Home Our Diocese Friends in Wilmington recall Bishop Mulvee for generosity, compassion, leadership

Friends in Wilmington recall Bishop Mulvee for generosity, compassion, leadership

Bishop Mulvee's portrait, along with his crozier, were displayed at his funeral Mass. (courtesy Rhode Island Catholic)

Respect, admiration, gratitude, loss, and love for a shepherd were palpable as members of the flock gathered to bid him farewell.

Shortly before 3 p.m. on Jan. 10, bells of the Cathedral of Saints Peter and Paul in Providence, R.I. began a solemn toll. Inside, people waited patiently. Seated before a side altar and a tabernacle containing the Blessed Sacrament, Bishop John O. Barres of Rockville Centre, N.Y., prayed silently. From time to time, his head turned toward the sanctuary to a portrait of his mentor and long-time friend, Bishop Robert Edward Mulvee, who died Dec. 28, just seven weeks shy of his 89th birthday.

Placed next to the portrait was Bishop Mulvee’s wooden crosier, or bishop’s staff, a gift from Benedictine Monks, which he had treasured.  Fittingly, the bishop’s picture was also flanked by the cathedral’s Christmas creche.

Bishop Mulvee loved Christmas, and although he was known for frequently giving gifts throughout the year, his generosity increased during the holiday season.

As more people entered the cathedral, Bishop Barres joined the procession of acolytes, deacons, priests and bishops down the cathedral’s center aisle to its entrance to receive the casket containing Bishop Mulvee’s remains. “Look with kindness, O Lord, at the life and work of your servant and bishop Robert,” prayed Bishop Thomas J. Tobin, leader of the Diocese of Providence. “Receive him into your eternal dwelling of light and peace.”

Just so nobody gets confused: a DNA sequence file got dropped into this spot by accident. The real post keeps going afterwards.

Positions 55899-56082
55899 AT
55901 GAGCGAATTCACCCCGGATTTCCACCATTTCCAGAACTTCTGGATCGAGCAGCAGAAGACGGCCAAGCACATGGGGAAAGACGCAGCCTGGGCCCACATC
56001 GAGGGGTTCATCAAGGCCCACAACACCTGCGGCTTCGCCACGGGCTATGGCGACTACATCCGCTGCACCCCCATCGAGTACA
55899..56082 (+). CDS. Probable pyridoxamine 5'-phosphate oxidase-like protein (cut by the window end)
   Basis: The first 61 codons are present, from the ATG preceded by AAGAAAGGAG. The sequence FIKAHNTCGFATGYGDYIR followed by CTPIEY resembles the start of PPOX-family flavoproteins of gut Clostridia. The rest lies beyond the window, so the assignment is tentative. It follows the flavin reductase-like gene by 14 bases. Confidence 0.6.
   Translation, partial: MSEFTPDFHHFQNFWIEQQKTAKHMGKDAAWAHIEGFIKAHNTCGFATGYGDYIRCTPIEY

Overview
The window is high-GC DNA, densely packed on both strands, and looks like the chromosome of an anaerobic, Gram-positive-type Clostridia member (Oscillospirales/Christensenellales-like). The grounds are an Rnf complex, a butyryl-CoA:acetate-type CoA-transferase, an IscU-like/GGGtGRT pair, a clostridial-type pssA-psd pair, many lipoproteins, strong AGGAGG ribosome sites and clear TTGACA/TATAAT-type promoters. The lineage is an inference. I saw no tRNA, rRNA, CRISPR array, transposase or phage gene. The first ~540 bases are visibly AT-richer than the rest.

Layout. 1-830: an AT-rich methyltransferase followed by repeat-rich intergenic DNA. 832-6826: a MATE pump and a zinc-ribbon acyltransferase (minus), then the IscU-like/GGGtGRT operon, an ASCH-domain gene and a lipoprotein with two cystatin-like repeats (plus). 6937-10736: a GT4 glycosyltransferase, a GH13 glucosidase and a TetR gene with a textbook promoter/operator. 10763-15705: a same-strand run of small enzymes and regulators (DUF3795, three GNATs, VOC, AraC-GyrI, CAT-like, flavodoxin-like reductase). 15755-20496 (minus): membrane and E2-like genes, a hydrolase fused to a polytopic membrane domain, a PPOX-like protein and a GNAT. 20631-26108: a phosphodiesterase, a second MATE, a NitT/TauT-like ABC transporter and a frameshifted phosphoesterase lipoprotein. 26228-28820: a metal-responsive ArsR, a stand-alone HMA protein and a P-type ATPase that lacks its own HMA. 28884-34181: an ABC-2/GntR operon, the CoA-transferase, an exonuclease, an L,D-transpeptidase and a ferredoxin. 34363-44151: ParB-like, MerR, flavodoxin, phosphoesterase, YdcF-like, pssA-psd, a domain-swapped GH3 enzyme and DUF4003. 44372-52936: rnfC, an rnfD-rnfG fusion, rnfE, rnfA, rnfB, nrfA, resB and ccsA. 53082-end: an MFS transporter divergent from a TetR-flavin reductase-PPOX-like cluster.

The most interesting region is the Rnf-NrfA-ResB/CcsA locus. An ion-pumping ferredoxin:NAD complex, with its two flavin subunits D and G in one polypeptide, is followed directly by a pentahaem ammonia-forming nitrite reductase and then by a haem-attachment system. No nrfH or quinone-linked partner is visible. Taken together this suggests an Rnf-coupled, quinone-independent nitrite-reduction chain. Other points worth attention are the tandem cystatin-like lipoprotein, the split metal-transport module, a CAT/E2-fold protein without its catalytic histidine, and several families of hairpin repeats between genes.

As a cantor began to chant the Litany of the Saints, the procession proceeded to the sanctuary, where eight priest pall bearers placed the open coffin on a bier. Bishop Tobin sprinkled Bishop Mulvee’s remains with holy water, then walked slowly around the casket, swinging a censor filled with burning incense.

The short service concluded with a Gospel reading and several prayers. Kneelers were placed near the casket, and many of Bishop Mulvee’s family members and others present quietly formed lines. Some knelt, some stood, all prayed as the former auxiliary bishop of Manchester, N.H., seventh bishop of Wilmington and seventh bishop of Providence lay in state, clad in vestments and bishop’s mitre, a rosary encircling his folded hands.  Two members of a Knights of Columbus honor guard stood on either side of the casket, ceremonial swords resting on their shoulders. Their watch continued until 7 that evening when Auxiliary Bishop Robert C. Evans of Providence presided at Solemn Vespers for the Dead.

During his homily at that service, Bishop Robert J. McManus, leader of the Diocese of Worcester, Mass., said that Bishop Mulvee, whom he served as auxiliary bishop of Providence from 1999 to 2004, was “a man of deep and abiding faith who loved his priesthood and whose kindness and generosity endeared him to so many.”  He recalled Bishop Mulvee’s “fatherly concern for seminarians,” and the bishop’s Saturday morning visits to Our Lady of Providence seminary, where he often shared coffee and spoke with men studying for the priesthood.